It is noted that hill climbing and genetic algorithm optimization techniques described above may be particularly useful in robotic and artificial intelligence applications. For example, the predetermined criteria being tested may be the movement of a robotic system detected by an optical imaging sensor such as a CCD, CMOS, or crosswire sensor array. The robotic system may include various motors in which coordination of sequential actuation is required to perform functions such as picking up an object or moving robotic wheels or legs over a non-uniform surface. Using an optimizing algorithm and feedback based on the optical imaging sensor the resistance states of the crossbar may be reprogrammed so that the robotic system can learn to perform various different desired functions or movements in accordance with different sensed images. Over time a mapping between various sensed images and the optimized crossbar binary resistance states representative of the robotic movement or action may be developed and stored in a look-up table memory. These mappings may be shared between multiple robotic systems having the same or similar configuration using wireless, fiber optic, or cable communication so as to share learning between the robotic systems.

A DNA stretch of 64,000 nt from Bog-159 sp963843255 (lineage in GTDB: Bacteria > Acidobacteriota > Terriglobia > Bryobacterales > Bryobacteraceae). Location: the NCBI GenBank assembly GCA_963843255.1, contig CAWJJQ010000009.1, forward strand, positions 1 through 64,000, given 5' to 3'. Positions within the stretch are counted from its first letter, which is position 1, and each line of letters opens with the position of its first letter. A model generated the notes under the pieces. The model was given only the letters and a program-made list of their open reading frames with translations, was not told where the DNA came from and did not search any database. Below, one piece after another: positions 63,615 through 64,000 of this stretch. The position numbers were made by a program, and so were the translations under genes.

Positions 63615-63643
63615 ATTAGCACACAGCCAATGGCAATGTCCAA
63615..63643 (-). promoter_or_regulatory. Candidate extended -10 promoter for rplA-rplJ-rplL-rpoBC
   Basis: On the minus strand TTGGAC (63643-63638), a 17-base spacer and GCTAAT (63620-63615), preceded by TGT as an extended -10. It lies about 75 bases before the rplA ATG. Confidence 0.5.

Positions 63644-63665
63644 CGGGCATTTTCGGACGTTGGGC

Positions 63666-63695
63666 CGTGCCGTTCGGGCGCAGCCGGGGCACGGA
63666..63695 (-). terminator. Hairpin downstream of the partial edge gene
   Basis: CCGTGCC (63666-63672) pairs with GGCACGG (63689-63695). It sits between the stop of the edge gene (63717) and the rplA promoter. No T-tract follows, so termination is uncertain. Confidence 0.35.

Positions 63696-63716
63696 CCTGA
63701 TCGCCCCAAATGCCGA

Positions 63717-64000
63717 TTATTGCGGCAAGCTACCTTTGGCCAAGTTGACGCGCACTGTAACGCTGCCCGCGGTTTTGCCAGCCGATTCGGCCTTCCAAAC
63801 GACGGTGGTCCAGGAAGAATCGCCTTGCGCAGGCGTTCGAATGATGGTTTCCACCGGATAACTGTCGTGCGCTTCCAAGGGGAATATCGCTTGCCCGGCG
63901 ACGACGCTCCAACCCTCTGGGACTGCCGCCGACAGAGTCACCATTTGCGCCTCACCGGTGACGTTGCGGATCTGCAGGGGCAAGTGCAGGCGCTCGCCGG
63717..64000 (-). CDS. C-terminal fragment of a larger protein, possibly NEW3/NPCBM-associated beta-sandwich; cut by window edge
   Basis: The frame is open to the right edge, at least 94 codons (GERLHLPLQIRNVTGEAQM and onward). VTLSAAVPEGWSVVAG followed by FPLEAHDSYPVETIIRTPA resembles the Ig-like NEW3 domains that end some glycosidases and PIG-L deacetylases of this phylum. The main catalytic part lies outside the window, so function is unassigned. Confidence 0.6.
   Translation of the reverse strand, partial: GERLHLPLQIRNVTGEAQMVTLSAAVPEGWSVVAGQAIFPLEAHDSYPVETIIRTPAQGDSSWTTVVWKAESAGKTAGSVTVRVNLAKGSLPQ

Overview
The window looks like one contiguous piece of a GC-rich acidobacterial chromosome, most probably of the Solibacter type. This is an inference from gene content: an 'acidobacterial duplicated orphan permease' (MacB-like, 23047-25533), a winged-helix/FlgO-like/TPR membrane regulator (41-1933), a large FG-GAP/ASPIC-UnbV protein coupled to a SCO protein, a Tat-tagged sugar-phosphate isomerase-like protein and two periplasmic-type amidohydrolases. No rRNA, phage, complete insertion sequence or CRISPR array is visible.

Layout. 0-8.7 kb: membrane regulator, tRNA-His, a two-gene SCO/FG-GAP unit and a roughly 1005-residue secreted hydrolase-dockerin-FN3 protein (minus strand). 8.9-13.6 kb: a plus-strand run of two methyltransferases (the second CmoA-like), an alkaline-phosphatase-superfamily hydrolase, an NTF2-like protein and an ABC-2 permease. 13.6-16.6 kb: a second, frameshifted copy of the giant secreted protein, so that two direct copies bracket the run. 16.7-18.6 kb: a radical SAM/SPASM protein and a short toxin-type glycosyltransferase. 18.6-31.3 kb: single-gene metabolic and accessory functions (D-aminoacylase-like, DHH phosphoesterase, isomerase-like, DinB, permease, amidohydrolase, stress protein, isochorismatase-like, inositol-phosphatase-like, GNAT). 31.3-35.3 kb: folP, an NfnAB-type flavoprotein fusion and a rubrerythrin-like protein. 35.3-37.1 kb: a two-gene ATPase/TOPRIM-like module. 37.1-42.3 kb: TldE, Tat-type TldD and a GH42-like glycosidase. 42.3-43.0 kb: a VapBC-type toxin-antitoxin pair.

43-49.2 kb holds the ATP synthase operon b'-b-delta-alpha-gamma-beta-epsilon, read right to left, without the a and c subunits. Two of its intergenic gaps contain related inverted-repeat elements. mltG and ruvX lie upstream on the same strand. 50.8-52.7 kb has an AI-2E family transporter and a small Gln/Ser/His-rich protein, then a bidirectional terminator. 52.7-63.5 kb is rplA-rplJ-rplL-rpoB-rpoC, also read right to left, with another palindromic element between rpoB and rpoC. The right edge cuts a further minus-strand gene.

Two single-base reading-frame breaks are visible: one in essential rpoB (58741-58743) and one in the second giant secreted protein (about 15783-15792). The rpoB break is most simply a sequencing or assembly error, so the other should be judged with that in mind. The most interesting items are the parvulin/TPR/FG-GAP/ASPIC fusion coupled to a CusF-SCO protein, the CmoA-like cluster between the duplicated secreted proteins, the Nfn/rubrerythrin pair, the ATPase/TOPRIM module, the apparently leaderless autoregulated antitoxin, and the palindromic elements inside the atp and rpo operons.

Alteration of the resistance states of a crossbar control circuits as described above may also be initiated by a change in an environmental condition, such as by detecting temperature, motion, sound, a change in weight, or detection of one or more chemicals. This is useful to optimize the waveform driving circuits to particular environmental conditions. For example, under different temperature ranges resistance values of a driven load may alter which can affect the desired performance of the waveform driving circuit. The crossbar resistances may be adjusted to compensate for such temperature induced changes. In other cases, a detection of motion, sound, or certain chemical compositions may require a certain signal processing task to be achieved in applications involving robotics, security systems, or safety systems. Binary matrix values stored in a look-up table of a memory device may be programmed into crossbar waveform driving circuits according to different sensed ranges of temperature, sound, motion, or chemicals. Of course, in addition to automatic reprogramming of the resistance states of the crossbar, manual reprogramming via a user interface may be performed.

As described above many modifications of the present invention are possible and many applications are possible. The present invention is only limited by the following claims.

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Classifications
U.S. Classification326/41, 326/39, 326/47
International ClassificationH03K19/177, H01L25/00
Cooperative ClassificationH03K19/177
European ClassificationH03K19/177